Kerrville's Sports Headquarters, Home of the King Wing available in over 30 flavors. Fresh Ground Certified Angus Burgers, Slow Cooked Memphis Style Pulled Pork Sandwiches, Philly Cheesesteaks, Chicken Fried Chicken or Steak Sandwiches, Fried Pickles-Cheese Stix-Mac&Cheese and our Armadillo Eggs.
The first IHOP—the dream of founders Al and Jerry Lapin—opened in 1958 in Toluca Lake, California, and was originally dubbed the International House of Pancakes. Since then, rapid expansion has led to myriad milestones across the company's colorful history, from introducing its modern IHOP acronym in 1973 to its 1,000th restaurant opening in Layton, Utah, in 2001.
Today, the company stands strong with around 1,500 locations across North and Central America, each one an enthusiastic dispenser of pancakes, french toast, and tables constructed entirely out of bacon. Though IHOP is known as a bastion of breakfast, it also stays open during the day and into the evening, delivering lunch and dinner as well.
Acapulco Mexican Restaurant's menu obliterates appetites by slinging tortillas, scooping beans, and carefully balancing burritos on the precarious edge of hunger. Nachos layered with a wide selection of toppings ($4.25–$8.25) tower over dinners, such as the Carne Guisada platter, with spanish rice, refried beans, and guacamole salad accompanying lean-beef tips in homemade gravy ($9.50). Chicken chimichangas sleep on a bed of refried beans and spanish rice, rising in the morning to take a shower in sour cream, cheese, and ranchero sauce ($7.95), while vegetarian platters of guacamole salad, chili con queso, and a bean chalupa work toward meat-free satiation ($6.50). Knowing that depression can strike lonely edibles, the caring chefs at Acapulco flank each meal with two flour tortillas. Alternately, diners may DIY a combination with à la carte items such as beef or chicken tacos ($2.50 each) and deep-fried chili rellenos ($4.95 each).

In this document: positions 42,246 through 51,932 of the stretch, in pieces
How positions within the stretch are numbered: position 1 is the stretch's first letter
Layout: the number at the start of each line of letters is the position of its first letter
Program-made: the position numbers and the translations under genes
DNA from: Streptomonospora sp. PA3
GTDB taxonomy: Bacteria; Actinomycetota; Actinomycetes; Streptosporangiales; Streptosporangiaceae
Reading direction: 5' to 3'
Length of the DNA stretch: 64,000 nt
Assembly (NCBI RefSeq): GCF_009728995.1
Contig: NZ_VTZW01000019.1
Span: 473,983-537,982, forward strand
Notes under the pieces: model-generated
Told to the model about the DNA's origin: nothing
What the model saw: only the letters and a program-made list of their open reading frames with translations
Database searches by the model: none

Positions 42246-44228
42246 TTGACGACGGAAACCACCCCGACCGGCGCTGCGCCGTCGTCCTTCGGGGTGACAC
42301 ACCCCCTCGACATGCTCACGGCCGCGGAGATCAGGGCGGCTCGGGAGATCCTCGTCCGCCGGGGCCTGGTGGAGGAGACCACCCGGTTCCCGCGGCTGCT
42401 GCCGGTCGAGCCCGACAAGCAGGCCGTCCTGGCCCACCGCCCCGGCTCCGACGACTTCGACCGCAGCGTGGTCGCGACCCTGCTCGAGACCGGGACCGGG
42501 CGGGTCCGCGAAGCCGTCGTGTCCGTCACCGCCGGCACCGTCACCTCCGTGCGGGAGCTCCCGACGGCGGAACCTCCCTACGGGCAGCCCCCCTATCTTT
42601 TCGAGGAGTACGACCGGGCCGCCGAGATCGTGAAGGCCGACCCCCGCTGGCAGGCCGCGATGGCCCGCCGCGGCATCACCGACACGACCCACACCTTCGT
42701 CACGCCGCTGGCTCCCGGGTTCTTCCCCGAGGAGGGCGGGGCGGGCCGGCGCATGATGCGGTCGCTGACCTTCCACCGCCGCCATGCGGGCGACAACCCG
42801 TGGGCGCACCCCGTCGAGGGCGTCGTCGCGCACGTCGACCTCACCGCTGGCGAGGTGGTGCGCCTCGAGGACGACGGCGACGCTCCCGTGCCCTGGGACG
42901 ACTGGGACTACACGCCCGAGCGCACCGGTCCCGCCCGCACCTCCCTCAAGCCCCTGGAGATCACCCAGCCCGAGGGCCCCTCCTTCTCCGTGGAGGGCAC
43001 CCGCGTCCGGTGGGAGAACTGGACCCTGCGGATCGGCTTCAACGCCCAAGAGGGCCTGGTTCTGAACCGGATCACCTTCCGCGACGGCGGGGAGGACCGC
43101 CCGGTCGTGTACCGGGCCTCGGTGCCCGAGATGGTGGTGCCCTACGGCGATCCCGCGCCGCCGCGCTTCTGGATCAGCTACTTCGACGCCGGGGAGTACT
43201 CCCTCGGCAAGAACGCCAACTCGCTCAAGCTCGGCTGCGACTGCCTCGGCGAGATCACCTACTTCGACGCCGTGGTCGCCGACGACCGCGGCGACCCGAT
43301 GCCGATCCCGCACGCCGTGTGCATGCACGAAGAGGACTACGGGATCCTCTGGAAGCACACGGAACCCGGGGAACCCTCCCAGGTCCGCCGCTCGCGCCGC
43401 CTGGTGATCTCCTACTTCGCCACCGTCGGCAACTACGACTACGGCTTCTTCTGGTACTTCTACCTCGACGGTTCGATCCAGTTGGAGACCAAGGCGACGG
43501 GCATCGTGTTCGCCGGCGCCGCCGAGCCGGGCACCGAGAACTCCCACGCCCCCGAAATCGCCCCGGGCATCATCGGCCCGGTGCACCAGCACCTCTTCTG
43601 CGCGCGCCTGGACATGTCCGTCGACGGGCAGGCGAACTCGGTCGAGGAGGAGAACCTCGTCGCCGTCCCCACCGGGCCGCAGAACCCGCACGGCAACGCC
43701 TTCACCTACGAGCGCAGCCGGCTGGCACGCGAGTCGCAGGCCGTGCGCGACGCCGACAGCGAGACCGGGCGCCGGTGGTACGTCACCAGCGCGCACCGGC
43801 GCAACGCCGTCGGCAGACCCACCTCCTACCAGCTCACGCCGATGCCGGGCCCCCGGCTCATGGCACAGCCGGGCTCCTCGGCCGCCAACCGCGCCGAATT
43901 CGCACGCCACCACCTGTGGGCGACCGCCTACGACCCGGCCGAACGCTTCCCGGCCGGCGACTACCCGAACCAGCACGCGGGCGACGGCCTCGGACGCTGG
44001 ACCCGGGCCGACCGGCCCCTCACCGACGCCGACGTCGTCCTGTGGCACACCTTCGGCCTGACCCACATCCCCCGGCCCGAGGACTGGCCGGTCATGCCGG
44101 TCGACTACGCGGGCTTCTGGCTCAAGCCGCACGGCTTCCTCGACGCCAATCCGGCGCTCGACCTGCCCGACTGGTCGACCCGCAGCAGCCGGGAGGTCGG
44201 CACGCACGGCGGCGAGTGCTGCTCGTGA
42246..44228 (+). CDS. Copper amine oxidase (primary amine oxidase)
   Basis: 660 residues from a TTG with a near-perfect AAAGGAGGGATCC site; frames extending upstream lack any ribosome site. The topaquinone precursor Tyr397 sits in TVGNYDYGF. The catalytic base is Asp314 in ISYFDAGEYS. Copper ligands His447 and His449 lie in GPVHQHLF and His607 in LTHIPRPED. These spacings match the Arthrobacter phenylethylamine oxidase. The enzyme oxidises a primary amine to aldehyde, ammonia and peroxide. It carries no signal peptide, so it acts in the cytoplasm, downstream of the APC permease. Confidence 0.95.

River's Edge serves up nuanced northern Italian cuisine amid panoramic views of the Guadalupe River. Using fresh ingredients, the professionally trained chefs at River's Edge engineer an elegant and traditional Tuscan menu with starters such as flash-fried calamari fritti ($9) and gnocchi alla romano, doughy pasta pumpkins nestled in a patch of rustic marinara strewn with basil pesto ($9). Stomachs can sashay through tantalizing Tuscan-style entrees such as the pan-seared, brown-sugar-coated salmone scottato with sautéed veggies ($24) or the inventive striscia bistecca, a kingly 14 ounces of new york strip steak denouncing the Magna Carta before a court of boursin mashed potatoes and prosciutto-ensconced asparagus ($29).
Members at Curves, a fitness center designed exclusively for women, rotate around a circuit of hydraulic resistance machines that have been designed to work with female bodies and promote weight loss, protect against osteoporosis, and deal with arthritis. An experienced trainer is always nearby to help manage participants’ machine maneuvering and muscle making. Instead of fiddling with weight stacks and losing momentum, the hydraulic machines use your own body weight, fitness level, and aerodynamic water bottle to create resistance that matches your ability, decreasing the risk of soreness or injury. Because traditional lift-and-lower motions create bulky muscles, each machine uses push-and-pull motions to create toned, lean muscles perfect for crushing a grapefruit without looking like you can.
Max and Zelda’s Oasis Café's menu comforts grumbling bellies with made-from-scratch breakfasts, hearty German entrees, and down-home delicacies. In the morning, fluffy pancake clouds ($4.29 for two) fill with sweet syrup-rain as coffee ($1.89) brews in the distance. Egg lovers can choose from omelets ($8.59), frittatas ($8.59), and breakfast platters lined with home fries or buttered grits, red-eyed gravy, and a choice of toast or a biscuit ($9.59). Come lunchtime, hot BLTs ($6.59) parade across plates, pausing for dips in chili pools ($4.29/cup, $6.59/bowl). Three types of schnitzel ($14.99) explore the German culinary tradition as the eggplant parmesan ($11.59) sails tasting tourists to Italy on a sea of pasta, marinara sauce, and old-world wishes.